business news in context, analysis with attitude

We had a story recently about how some localities are trying to ban - or at least charge for - reusable paper cups, and I agreed.

One MNB reader responded:

Interesting conundrum. The waste of a disposable cup vs. an establishment refilling a customers reusable mug. I have seen some hygienically questionable coffee mugs being passed back to a barista for a refill. Might be even worse for self serve..... 

From another reader:

Seems to be plastic water containers are a far greater hazard. You seldom see headlines about those except when are rivers and oceans have a mass accumulation?

And another:

I'm not sure I want the general public bringing their own mugs to refill coffee. How long has that sat in their car unwashed and what about the food safety issues involved with that? The general public has no idea how to prevent foodborne illnesses. A paper cup that's recyclable is just fine thank you.

On another subject, from MNB reader Kim Cates:

Something struck me as I read your recent article about Amazon employees knowing the addresses of some Alexa users. In the article it minimizes the number of users who's personal information is accessible by saying, " a limited number of employees who require these tools to train and improve the service by processing an extremely small sample of interactions”.

I'm curious, if there are 100 MILLION Alexa devices out in the world, just how many would it require to  be considered "an extremely small sample"? I'd consider 1% to be an extremely small sample, but in  this case, that's 1 MILLION devices being monitored. In this case, I think, size DOES matter…….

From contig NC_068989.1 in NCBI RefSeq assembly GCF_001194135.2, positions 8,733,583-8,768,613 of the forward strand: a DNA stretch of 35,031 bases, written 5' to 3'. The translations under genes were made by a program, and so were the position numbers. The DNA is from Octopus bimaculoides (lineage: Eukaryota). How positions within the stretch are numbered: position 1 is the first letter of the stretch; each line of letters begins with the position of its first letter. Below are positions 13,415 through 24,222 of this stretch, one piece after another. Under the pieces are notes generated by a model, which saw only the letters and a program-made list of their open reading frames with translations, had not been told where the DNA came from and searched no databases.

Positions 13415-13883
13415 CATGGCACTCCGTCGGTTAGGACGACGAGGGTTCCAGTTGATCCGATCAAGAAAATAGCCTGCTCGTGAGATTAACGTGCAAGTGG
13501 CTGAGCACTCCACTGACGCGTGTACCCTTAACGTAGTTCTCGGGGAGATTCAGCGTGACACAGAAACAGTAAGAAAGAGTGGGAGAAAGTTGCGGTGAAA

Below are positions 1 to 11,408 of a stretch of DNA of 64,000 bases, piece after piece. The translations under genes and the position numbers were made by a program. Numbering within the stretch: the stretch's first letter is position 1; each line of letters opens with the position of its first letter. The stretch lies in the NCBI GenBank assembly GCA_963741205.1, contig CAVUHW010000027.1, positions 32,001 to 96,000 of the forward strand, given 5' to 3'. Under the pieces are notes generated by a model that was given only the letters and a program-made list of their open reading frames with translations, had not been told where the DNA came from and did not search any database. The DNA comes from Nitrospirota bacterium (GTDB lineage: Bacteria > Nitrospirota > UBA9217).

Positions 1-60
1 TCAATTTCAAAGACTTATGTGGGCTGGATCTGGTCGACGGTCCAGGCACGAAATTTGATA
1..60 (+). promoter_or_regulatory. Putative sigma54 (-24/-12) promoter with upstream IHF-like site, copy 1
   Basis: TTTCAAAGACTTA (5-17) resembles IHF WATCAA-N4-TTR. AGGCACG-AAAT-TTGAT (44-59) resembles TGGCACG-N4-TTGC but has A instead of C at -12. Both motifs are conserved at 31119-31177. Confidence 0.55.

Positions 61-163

On the subject of Marvel’s remarkable movie universe, MNB reader Monte Stowell wrote:

Congrats to Marvel for having a 22-0 winning record. They obviously have a product that today’s customer wants and is willing to get, and paying the cost of admission and overpriced concessions. I have a friend who works for Regal Cinemas, and told me that concession sales account for over 65% of this profits. Streaming, for most people to watch movies is convenient, less costly for a movie ticket, and the cost of concessions is negated. The movie buying experience to watch first run movies is much too costly for most families today. Showing my age, I remember My parents and my three siblings going to the movies every Friday night. The cost was $1.00 for mom and dad, and $.50 for us kids, and about $1.00for goodies, mom always brought along a big bag of M&M’s for everyone. Mr. Rose, the manager, always saved the same six seats for us. Good old fashioned customer service. Saturday matinees were $.45 for us kids and a Sugar Daddy was $.05. A Coca Cola was a dime and a Carnation ice cream bar was Also a dime. The Saturday morning cowboy movies, the comedy shorts, and the serials. Ah yes, the good old days to go to the movies.
KC's View: